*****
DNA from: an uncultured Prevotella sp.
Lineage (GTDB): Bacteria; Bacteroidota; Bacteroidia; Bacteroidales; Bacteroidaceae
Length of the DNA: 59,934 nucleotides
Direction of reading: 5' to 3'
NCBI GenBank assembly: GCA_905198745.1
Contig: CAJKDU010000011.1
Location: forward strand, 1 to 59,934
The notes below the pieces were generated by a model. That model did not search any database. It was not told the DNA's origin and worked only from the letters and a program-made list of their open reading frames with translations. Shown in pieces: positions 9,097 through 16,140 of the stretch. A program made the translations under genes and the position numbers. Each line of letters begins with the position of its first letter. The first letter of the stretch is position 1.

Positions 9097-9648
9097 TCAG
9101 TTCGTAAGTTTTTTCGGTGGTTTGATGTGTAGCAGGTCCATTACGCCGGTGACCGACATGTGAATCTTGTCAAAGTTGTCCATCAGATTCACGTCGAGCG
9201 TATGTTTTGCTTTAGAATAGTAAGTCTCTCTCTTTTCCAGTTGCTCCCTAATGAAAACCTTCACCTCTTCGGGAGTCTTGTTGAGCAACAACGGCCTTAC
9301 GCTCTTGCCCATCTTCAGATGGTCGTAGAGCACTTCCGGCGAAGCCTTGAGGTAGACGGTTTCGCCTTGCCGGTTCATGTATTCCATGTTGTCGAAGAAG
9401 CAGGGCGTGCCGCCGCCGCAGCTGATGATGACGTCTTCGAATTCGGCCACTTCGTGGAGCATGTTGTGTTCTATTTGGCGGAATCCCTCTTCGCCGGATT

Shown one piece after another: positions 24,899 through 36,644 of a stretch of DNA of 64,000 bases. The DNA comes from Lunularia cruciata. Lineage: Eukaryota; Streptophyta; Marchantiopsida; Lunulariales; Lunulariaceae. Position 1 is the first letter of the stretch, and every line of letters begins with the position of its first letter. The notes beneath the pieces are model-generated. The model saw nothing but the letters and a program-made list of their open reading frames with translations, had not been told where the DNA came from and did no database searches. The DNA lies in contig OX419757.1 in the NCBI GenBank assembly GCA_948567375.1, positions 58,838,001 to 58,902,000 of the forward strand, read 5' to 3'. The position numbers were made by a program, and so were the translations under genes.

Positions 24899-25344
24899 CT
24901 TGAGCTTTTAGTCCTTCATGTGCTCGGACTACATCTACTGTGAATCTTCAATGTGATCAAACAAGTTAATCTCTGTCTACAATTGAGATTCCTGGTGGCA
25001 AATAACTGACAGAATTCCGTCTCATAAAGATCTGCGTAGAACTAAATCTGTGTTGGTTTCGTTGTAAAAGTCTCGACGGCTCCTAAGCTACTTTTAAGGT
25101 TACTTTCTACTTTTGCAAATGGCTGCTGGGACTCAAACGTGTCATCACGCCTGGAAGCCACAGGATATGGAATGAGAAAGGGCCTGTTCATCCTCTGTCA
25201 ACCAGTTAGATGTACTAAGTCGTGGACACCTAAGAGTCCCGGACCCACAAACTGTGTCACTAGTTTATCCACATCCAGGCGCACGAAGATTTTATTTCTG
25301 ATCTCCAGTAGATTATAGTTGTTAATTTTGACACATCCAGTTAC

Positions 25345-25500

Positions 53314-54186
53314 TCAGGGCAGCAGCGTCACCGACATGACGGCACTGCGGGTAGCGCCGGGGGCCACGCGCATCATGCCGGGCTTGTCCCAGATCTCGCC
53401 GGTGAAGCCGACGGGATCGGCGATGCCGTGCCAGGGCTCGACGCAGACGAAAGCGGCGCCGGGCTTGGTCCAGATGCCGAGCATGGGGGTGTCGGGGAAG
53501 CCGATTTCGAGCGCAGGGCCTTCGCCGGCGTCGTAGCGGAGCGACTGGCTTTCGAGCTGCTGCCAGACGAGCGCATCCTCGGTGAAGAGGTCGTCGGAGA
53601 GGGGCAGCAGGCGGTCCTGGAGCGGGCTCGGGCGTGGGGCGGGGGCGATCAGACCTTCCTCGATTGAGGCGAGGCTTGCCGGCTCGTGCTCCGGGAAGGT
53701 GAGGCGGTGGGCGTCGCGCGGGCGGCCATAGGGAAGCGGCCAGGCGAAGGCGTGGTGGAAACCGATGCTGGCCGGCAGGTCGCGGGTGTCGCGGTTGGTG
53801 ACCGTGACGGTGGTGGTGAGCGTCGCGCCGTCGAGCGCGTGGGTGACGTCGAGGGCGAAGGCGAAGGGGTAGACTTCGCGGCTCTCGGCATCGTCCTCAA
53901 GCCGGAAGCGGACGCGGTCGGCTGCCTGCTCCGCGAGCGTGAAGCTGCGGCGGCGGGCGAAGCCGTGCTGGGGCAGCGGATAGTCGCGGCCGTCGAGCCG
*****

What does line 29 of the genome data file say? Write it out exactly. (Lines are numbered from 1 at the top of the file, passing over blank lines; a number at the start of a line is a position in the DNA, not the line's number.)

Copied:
53701 GAGGCGGTGGGCGTCGCGCGGGCGGCCATAGGGAAGCGGCCAGGCGAAGGCGTGGTGGAAACCGATGCTGGCCGGCAGGTCGCGGGTGTCGCGGTTGGTG